It was stupid, I thought, for there to be a rule that wearing a backpack on both shoulders or pulling your socks up to keep your legs warm was ‘square’, so I insisted on doing both. I didn’t want to wear make-up and listen to pop music but to spend every glorious Wednesday with my head buried in the new issue of NME or Melody Maker, reading about bands no one else in my school had even heard of.
Despite all this, there was a part of me that longed to be normal. If one of the bands I liked made the Top 10, I felt like I’d achieved something – other people liked something I did!
The normal was a mysteriously vague ideal that stayed with me throughout early adulthood, brought into sharp relief by a dread of not fitting in, a fear of being abandoned and alone, and a sense that if something magically changed in or about me, then everything would suddenly be okay. I was probably approaching thirty before I ever really questioned what I meant by “being normal”.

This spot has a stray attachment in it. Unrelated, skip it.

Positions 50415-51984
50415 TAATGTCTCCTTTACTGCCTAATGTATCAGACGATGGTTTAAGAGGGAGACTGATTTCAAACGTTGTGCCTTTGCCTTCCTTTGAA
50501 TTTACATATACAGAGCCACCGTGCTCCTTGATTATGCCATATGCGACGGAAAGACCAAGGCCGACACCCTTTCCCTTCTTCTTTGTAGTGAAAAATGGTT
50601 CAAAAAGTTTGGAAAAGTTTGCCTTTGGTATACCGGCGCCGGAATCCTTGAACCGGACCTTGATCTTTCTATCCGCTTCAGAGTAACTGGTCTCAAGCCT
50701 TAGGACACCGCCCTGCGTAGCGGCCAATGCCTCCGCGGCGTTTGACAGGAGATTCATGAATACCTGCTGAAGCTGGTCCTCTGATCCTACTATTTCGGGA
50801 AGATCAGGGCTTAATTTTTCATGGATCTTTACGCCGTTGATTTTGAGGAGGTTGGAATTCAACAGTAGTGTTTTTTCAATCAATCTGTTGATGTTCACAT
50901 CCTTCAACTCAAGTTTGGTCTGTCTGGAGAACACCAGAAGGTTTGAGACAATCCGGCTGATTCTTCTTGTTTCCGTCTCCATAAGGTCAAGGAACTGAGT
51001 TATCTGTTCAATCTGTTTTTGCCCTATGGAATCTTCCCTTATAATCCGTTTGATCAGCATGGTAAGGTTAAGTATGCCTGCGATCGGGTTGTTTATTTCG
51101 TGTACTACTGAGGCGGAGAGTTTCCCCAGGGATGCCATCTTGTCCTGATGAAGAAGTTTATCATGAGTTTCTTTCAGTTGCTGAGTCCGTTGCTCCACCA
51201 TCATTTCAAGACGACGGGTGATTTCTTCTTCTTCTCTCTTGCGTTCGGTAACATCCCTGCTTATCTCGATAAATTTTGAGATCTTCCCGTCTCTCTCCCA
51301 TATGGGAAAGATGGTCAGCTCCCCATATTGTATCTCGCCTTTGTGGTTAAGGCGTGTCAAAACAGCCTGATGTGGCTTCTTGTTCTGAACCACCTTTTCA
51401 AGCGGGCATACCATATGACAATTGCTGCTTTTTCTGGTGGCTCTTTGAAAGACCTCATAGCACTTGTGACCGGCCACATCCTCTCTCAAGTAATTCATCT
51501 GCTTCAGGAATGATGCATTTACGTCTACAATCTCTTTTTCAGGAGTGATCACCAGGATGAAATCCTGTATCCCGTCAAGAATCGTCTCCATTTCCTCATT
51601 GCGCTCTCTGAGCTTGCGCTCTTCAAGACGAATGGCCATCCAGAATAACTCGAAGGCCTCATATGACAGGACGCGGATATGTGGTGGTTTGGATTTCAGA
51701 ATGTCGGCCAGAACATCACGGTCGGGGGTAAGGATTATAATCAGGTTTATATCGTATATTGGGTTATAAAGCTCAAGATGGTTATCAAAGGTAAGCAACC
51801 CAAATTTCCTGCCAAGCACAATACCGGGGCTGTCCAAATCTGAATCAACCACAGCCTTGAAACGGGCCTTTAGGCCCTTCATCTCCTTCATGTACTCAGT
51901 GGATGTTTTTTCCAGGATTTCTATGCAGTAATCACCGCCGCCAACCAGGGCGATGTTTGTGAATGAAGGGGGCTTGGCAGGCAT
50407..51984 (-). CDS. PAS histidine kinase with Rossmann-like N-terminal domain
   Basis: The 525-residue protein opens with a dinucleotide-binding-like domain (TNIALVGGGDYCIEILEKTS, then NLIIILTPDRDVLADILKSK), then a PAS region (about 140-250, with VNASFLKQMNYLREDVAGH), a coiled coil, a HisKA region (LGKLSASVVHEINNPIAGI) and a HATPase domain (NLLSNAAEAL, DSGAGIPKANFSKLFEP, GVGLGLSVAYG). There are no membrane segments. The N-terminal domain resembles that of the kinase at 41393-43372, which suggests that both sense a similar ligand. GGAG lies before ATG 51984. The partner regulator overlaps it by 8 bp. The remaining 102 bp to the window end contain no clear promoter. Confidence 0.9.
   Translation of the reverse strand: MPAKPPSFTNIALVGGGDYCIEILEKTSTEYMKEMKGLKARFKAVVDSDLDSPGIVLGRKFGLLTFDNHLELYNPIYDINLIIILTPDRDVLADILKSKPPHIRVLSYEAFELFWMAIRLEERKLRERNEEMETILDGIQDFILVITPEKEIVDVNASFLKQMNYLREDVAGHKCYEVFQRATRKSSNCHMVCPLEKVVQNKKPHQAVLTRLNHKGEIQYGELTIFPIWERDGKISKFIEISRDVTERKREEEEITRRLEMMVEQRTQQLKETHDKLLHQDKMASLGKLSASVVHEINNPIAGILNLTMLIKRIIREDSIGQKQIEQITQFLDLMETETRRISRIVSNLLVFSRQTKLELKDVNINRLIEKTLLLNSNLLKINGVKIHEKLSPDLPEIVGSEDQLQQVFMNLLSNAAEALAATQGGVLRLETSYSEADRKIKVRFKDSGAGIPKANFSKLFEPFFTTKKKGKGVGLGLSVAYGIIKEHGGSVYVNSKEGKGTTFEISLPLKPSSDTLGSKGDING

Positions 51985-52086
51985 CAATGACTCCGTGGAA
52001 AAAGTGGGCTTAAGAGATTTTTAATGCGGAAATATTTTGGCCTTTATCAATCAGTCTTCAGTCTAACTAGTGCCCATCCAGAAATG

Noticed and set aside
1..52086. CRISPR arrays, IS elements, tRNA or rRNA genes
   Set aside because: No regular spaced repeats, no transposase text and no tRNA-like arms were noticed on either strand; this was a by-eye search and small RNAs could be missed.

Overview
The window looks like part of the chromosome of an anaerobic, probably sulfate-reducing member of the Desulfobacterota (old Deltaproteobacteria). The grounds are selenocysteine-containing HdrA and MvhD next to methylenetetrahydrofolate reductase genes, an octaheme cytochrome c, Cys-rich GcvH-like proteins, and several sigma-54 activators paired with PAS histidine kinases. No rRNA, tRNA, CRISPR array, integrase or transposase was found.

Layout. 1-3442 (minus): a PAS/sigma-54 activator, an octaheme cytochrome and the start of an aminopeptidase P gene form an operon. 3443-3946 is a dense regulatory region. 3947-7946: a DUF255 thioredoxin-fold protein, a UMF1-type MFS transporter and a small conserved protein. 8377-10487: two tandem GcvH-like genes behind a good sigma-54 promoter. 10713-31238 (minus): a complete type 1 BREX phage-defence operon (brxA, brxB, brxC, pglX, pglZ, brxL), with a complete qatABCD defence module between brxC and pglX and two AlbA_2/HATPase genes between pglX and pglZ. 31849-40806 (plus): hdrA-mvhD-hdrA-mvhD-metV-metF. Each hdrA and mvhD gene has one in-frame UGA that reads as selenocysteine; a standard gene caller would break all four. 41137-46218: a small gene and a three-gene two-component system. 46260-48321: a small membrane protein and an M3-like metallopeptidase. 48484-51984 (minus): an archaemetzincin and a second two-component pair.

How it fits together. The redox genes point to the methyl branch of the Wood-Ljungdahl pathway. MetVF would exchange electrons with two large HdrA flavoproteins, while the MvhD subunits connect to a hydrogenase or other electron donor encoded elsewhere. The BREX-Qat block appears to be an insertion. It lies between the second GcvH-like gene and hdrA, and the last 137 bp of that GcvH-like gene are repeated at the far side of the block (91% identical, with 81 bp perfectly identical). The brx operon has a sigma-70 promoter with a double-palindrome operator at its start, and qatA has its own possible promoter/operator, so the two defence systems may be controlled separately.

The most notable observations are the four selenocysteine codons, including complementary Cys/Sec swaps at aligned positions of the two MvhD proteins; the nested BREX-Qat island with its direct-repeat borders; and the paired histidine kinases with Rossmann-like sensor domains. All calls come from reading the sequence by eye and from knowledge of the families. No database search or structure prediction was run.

The short history of worrying about being normal
In some circumstances people have always judged themselves by those around them or criticised others for not fitting in. However, it was only in the last 200 years that this began to happen on a widespread scale, enshrined in scientific practice in Europe and North America through medicine, physiology, psychology, sociology and criminology – driven by the rapid rise of statistics.
Normality became bound up in our laws, our social structures and our ideas of health. But before 1800, the word ‘normal’ was not even associated with human behaviour at all. Normal was a mathematical term, referring to a right angle.